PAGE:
The type and strength of the body’s immune response depends on what kind of PAMP is detected. Most PAMPs cause massive inflammation and pyroptosis, a kind of altruistic cell death where some cells sacrifice themselves to kill invading microbes and protect neighbouring cells. In comparison, Gaudet found that HBP led to a more dampened immune response, one in which the body is primed and ready to attack but hasn’t initiated the battle just yet. It is this HBP-driven immune response that causes the increase in HIV gene expression Chen initially observed. While he’s done a lot of work to figure out how the HBP signal turns on this milder inflammatory response, he is still trying to understand why.

One hypothesis is that by activating the innate immune response with HBP, Neisseria is also messing around with the adaptive immune response. The innate immune response is immediate and generic—it attacks all foreign microbes with equal gusto regardless of who they are. In contrast, during an adaptive immune response, your body develops an immunological memory of the infection so that when it encounters the same pathogen later, it can respond and kill it faster.

Neisseria is one of the only bacteria [where] you can get reinfected by the same strain multiple times because we don’t develop adaptive immune memory,” says Gaudet. “One of the reasons could be that you get such a strong innate immune response [with HBP] that the signals for the adaptive response just kind of go crazy.”

Gaudet is also interested in why only Neisseria bacteria release HBP. Neisseria is not unique in its ability make HBP—nearly all Gram-negative bacteria do. But when Gaudet tested the culture supernatants from other Gram-negative bacteria like E. coli and Salmonella, none of them could trigger HIV gene expression—unless you forced the bacteria cells to burst open and release their HBP-laden contents. These other bacteria seem to be much better at keeping their sugars to themselves and do not release HBP. He thinks it may have to do with the life cycle of the bacteria. For intestinal pathogens like E. coli and Salmonella, releasing HBP in the gut might not be a good strategy because the thick layer of mucus lining the gut would likely prevent HBP from ever reaching a host cell.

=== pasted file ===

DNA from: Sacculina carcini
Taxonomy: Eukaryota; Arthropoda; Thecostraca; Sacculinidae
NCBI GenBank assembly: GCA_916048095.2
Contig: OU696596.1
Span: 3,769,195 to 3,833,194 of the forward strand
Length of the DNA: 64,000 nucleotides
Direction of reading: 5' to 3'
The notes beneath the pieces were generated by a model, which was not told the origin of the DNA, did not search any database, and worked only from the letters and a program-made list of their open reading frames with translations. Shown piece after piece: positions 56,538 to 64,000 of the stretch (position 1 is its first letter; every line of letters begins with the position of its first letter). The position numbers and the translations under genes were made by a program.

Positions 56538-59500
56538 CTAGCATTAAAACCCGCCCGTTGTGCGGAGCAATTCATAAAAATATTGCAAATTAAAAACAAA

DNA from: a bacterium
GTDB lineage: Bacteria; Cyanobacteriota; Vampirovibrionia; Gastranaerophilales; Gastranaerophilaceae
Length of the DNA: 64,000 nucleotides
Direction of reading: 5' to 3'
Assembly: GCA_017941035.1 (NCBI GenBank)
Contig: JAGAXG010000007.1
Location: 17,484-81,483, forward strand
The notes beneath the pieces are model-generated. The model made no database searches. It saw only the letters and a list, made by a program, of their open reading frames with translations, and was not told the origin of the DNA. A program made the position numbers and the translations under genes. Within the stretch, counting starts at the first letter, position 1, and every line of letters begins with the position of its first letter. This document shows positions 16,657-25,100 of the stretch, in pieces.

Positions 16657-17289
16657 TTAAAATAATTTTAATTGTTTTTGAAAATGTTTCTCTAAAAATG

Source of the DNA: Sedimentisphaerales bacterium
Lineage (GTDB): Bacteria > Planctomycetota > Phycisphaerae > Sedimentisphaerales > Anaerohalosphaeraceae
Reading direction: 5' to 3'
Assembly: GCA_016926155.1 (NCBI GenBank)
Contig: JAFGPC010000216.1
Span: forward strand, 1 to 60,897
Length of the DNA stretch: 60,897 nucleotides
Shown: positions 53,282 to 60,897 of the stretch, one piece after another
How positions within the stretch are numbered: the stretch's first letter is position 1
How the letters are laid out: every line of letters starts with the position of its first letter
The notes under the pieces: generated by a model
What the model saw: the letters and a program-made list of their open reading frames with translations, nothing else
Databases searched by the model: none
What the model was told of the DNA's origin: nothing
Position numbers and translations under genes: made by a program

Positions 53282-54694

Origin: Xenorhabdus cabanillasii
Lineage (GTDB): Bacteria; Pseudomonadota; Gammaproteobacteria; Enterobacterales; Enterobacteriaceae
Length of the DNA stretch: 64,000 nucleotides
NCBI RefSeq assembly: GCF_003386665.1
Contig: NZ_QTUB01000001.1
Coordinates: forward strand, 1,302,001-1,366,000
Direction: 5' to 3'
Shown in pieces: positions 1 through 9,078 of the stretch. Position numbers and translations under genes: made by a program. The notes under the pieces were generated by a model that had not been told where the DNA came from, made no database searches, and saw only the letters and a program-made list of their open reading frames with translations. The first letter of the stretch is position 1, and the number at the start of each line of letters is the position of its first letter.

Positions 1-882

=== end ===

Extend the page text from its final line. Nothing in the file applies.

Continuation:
Now that the celebrations are over, Gaudet is back at work answering these questions and try to gain a more thorough understanding of HBP’s role in Neisseria infection. The bottles of wine may be empty but a scientist’s job is never done.

Malott, R., Keller, B., Gaudet, R., McCaw, S., Lai, C., Dobson-Belaire, W., Hobbs, J., St. Michael, F., Cox, A., Moraes, T., & Gray-Owen, S. (2013). Neisseria gonorrhoeae-derived heptose elicits an innate immune response and drives HIV-1 expression Proceedings of the National Academy of Sciences, 110 (25), 10234-10239 DOI: 10.1073/pnas.1303738110

Gaudet, R., Sintsova, A., Buckwalter, C., Leung, N., Cochrane, A., Li, J., Cox, A., Moffat, J., & Gray-Owen, S. (2015). Cytosolic detection of the bacterial metabolite HBP activates TIFA-dependent innate immunity Science, 348 (6240), 1251-1255 DOI: 10.1126/science.aaa4921


2 thoughts on “The curious case of Neisseria and the seven-carbon sugar

Leave a Reply

Fill in your details below or click an icon to log in: Logo

You are commenting using your account. Log Out /  Change )

Twitter picture

You are commenting using your Twitter account. Log Out /  Change )

Facebook photo

You are commenting using your Facebook account. Log Out /  Change )

Connecting to %s